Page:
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Protecting Pastures From Armyworms and Some Reminders for Your Fall “To Do” List

It has been another odd year with the weather. Some areas that were extremely dry early in the year are now enjoying abundant forages and rapid regrowth. Some areas that were wetter than normal during that same period are now on the dry side. No matter where you are located, you should always be prepared for changes in weather conditions and have a contingency plan in place. Think of it as your insurance policy.

For most people, their insurance includes stored forage, like hay or balage. It could also be stockpiled forage, annuals or crop residue as we go into the fall season. It might also be a plan for which animals you send to the sale barn in order to ensure you have enough forage for the ones you really need. I’ve covered that in the past here.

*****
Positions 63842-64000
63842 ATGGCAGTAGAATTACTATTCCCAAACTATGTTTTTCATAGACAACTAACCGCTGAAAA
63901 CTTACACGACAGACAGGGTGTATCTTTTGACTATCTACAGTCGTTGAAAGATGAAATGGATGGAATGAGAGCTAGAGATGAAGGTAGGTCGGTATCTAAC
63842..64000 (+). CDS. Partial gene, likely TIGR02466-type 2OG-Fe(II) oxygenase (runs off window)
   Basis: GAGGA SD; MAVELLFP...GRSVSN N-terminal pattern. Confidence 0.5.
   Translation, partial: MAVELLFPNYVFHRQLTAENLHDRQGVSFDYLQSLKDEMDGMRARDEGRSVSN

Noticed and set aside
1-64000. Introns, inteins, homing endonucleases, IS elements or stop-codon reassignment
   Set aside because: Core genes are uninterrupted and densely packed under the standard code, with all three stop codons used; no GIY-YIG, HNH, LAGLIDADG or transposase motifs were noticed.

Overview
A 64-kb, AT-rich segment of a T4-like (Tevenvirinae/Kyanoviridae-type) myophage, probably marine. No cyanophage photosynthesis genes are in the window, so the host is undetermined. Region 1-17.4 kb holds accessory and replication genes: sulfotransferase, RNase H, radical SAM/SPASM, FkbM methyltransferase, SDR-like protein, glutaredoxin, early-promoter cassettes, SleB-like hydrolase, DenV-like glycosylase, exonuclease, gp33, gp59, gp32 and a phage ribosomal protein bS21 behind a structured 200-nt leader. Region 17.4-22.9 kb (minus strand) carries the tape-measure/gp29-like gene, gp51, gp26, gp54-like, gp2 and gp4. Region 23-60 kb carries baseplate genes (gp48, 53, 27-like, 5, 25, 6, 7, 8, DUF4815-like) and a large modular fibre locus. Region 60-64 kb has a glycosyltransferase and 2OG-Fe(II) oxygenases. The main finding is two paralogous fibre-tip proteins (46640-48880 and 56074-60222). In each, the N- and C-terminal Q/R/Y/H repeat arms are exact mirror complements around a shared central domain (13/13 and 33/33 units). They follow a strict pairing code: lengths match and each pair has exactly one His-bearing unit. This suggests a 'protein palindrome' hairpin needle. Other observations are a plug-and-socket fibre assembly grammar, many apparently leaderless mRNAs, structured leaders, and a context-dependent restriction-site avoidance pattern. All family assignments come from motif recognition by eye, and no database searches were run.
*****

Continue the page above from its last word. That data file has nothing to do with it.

Beware of Armyworms!

Armyworm. Photo by John Obermyer, Purdue.

It is not just weather you need to plan for either. You have probably already read that there have been problems with fall armyworms in some locations. As adult worms these masticating menaces can eat an enormous amount of forage/pasture in a very short time frame if numbers are high enough. What is that threshold? Most say two to three adult worms per square foot as enough to initiate some type of action.

By the time you see real damage and a threshold of more than two full size worms per square foot, they are a lot harder to control chemically. Scouting ahead and checking fields on a regular basis can provide more options for treatment, those can include chemicals unless you’re an organic producers or are concerned about use of insecticides on pastures.